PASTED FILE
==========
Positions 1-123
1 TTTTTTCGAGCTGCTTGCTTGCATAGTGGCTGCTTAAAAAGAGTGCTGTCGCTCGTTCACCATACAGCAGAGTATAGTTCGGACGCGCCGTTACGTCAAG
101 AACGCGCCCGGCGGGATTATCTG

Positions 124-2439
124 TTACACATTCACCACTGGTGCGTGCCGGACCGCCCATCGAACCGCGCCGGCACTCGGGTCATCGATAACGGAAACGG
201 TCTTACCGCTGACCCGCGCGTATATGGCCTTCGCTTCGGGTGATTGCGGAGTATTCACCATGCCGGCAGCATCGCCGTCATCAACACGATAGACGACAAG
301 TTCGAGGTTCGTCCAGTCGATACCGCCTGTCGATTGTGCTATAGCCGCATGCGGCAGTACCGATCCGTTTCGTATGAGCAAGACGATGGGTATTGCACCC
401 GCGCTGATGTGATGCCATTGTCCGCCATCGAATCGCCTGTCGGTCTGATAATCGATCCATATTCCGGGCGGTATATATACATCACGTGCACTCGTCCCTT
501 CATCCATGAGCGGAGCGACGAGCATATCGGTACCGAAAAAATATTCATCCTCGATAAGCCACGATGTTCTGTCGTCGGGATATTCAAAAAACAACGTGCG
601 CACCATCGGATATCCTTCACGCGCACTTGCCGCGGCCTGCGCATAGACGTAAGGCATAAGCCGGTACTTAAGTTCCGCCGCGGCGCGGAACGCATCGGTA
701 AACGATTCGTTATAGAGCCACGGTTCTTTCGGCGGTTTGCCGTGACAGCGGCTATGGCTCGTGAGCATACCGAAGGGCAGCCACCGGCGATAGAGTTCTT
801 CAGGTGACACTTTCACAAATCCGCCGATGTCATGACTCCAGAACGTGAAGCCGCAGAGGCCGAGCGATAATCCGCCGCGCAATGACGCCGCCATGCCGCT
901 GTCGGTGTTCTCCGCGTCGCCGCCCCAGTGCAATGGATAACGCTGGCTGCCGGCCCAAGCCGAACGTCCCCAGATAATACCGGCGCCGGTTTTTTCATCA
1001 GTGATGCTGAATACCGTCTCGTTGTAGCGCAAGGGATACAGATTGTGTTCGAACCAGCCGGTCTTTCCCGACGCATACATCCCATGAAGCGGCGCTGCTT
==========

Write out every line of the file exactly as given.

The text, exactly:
Positions 1-123
1 TTTTTTCGAGCTGCTTGCTTGCATAGTGGCTGCTTAAAAAGAGTGCTGTCGCTCGTTCACCATACAGCAGAGTATAGTTCGGACGCGCCGTTACGTCAAG
101 AACGCGCCCGGCGGGATTATCTG

Positions 124-2439
124 TTACACATTCACCACTGGTGCGTGCCGGACCGCCCATCGAACCGCGCCGGCACTCGGGTCATCGATAACGGAAACGG
201 TCTTACCGCTGACCCGCGCGTATATGGCCTTCGCTTCGGGTGATTGCGGAGTATTCACCATGCCGGCAGCATCGCCGTCATCAACACGATAGACGACAAG
301 TTCGAGGTTCGTCCAGTCGATACCGCCTGTCGATTGTGCTATAGCCGCATGCGGCAGTACCGATCCGTTTCGTATGAGCAAGACGATGGGTATTGCACCC
401 GCGCTGATGTGATGCCATTGTCCGCCATCGAATCGCCTGTCGGTCTGATAATCGATCCATATTCCGGGCGGTATATATACATCACGTGCACTCGTCCCTT
501 CATCCATGAGCGGAGCGACGAGCATATCGGTACCGAAAAAATATTCATCCTCGATAAGCCACGATGTTCTGTCGTCGGGATATTCAAAAAACAACGTGCG
601 CACCATCGGATATCCTTCACGCGCACTTGCCGCGGCCTGCGCATAGACGTAAGGCATAAGCCGGTACTTAAGTTCCGCCGCGGCGCGGAACGCATCGGTA
701 AACGATTCGTTATAGAGCCACGGTTCTTTCGGCGGTTTGCCGTGACAGCGGCTATGGCTCGTGAGCATACCGAAGGGCAGCCACCGGCGATAGAGTTCTT
801 CAGGTGACACTTTCACAAATCCGCCGATGTCATGACTCCAGAACGTGAAGCCGCAGAGGCCGAGCGATAATCCGCCGCGCAATGACGCCGCCATGCCGCT
901 GTCGGTGTTCTCCGCGTCGCCGCCCCAGTGCAATGGATAACGCTGGCTGCCGGCCCAAGCCGAACGTCCCCAGATAATACCGGCGCCGGTTTTTTCATCA
1001 GTGATGCTGAATACCGTCTCGTTGTAGCGCAAGGGATACAGATTGTGTTCGAACCAGCCGGTCTTTCCCGACGCATACATCCCATGAAGCGGCGCTGCTT